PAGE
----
a making or becoming thick.
a thickened part or area; swelling.
something used to thicken; thickener.

Origin of thickening

First recorded in 1570–80; thicken + -ing1


[thik-uh n]

verb (used with or without object)

to make or become thick or thicker.
to make or grow more intense, profound, intricate, or complex: The plot thickens.

Origin of thicken

1375–1425; late Middle English thiknen < Old Norse thykkna. See thick, -en1
Related formsre·thick·en, verbun·thick·en, verb (used with object) Unabridged Based on the Random House Unabridged Dictionary, © Random House, Inc. 2019

Examples from the Web for thickening

Historical Examples of thickening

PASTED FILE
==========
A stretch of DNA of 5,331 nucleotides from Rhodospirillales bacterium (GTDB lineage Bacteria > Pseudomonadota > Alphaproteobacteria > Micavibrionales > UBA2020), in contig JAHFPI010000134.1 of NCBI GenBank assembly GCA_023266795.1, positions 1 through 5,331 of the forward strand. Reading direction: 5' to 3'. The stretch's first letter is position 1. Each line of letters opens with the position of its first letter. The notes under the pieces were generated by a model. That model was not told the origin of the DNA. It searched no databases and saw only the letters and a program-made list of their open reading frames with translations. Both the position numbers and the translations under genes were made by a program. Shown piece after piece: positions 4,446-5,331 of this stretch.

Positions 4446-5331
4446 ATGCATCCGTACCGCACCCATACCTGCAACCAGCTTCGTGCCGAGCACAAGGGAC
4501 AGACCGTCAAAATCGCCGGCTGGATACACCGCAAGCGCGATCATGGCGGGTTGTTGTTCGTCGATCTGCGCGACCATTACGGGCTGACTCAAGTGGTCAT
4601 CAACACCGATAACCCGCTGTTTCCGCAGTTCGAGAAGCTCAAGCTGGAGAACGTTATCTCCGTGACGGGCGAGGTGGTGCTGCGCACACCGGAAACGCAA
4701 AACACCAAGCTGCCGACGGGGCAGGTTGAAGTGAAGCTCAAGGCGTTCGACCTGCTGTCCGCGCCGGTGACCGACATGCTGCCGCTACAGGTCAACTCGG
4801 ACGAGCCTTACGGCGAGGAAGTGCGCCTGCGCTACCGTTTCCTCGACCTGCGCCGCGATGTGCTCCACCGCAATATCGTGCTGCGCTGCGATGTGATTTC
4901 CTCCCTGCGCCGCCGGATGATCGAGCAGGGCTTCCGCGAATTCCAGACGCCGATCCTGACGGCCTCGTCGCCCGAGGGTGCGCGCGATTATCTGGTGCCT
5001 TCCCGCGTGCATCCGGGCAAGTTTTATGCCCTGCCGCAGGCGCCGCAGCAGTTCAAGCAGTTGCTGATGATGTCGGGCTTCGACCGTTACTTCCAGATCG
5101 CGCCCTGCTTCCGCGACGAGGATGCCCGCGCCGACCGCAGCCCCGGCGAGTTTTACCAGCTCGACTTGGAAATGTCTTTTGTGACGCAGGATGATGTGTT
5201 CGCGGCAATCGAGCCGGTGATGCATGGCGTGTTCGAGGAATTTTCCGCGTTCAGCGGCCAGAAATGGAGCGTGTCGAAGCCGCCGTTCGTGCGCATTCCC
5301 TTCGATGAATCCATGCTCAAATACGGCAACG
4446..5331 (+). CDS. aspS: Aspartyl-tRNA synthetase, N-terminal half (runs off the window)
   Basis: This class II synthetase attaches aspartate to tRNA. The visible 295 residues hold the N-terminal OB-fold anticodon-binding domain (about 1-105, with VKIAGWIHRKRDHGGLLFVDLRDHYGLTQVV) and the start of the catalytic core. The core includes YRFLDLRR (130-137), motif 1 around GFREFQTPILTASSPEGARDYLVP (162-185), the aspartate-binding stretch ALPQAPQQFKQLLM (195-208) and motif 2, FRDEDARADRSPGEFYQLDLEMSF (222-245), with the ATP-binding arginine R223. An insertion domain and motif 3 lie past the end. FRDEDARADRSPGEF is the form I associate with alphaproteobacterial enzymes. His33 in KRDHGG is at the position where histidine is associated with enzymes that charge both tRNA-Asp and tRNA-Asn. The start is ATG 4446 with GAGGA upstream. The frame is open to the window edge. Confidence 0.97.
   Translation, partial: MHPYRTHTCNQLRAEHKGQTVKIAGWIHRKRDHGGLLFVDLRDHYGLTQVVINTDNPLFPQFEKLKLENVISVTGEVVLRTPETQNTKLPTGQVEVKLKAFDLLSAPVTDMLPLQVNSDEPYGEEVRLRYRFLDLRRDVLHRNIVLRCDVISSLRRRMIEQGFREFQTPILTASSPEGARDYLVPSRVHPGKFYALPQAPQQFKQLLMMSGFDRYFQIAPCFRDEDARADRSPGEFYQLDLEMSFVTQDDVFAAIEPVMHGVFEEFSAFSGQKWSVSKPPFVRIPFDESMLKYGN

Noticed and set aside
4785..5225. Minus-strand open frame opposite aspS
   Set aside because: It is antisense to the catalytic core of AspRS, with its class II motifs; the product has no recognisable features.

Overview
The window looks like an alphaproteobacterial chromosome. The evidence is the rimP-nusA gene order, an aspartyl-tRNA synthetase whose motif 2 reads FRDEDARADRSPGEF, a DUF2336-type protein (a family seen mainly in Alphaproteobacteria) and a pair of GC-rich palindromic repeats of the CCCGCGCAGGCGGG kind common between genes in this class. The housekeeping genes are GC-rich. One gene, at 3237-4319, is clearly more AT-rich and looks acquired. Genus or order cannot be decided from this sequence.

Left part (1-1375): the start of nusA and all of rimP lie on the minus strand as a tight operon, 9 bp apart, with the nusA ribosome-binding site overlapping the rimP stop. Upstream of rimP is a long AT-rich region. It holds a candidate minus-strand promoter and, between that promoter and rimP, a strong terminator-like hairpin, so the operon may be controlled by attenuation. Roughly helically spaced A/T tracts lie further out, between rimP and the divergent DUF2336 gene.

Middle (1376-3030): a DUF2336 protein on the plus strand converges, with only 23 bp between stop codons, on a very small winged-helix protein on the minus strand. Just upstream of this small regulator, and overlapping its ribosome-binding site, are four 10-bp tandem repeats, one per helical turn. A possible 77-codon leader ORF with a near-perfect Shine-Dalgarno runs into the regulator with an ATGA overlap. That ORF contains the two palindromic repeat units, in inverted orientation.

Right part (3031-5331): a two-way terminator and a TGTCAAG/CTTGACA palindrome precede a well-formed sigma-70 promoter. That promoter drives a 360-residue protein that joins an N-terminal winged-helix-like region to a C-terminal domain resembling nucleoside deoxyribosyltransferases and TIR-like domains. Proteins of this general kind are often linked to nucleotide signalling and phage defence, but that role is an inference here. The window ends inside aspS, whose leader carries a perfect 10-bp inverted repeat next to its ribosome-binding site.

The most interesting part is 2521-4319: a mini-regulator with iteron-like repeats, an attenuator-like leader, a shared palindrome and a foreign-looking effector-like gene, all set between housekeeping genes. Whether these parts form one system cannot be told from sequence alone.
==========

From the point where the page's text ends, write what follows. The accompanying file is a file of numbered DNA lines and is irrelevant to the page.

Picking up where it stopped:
British Dictionary definitions for thickening



something added to a liquid to thicken it
a thickened part or piece



to make or become thick or thickerthicken the soup by adding flour
(intr) to become more involvedthe plot thickened
Derived Formsthickener, noun
Collins English Dictionary - Complete & Unabridged 2012 Digital Edition © William Collins Sons & Co. Ltd. 1979, 1986 © HarperCollins Publishers 1998, 2000, 2003, 2005, 2006, 2007, 2009, 2012

Word Origin and History for thickening

"substance used to thicken something," 1839, verbal noun from thicken.



early 15c. (transitive), 1590s (intransitive), from thick + -en (1). Related: Thickened; thickening. An earlier verb was Old English þiccian.

Online Etymology Dictionary, © 2010 Douglas Harper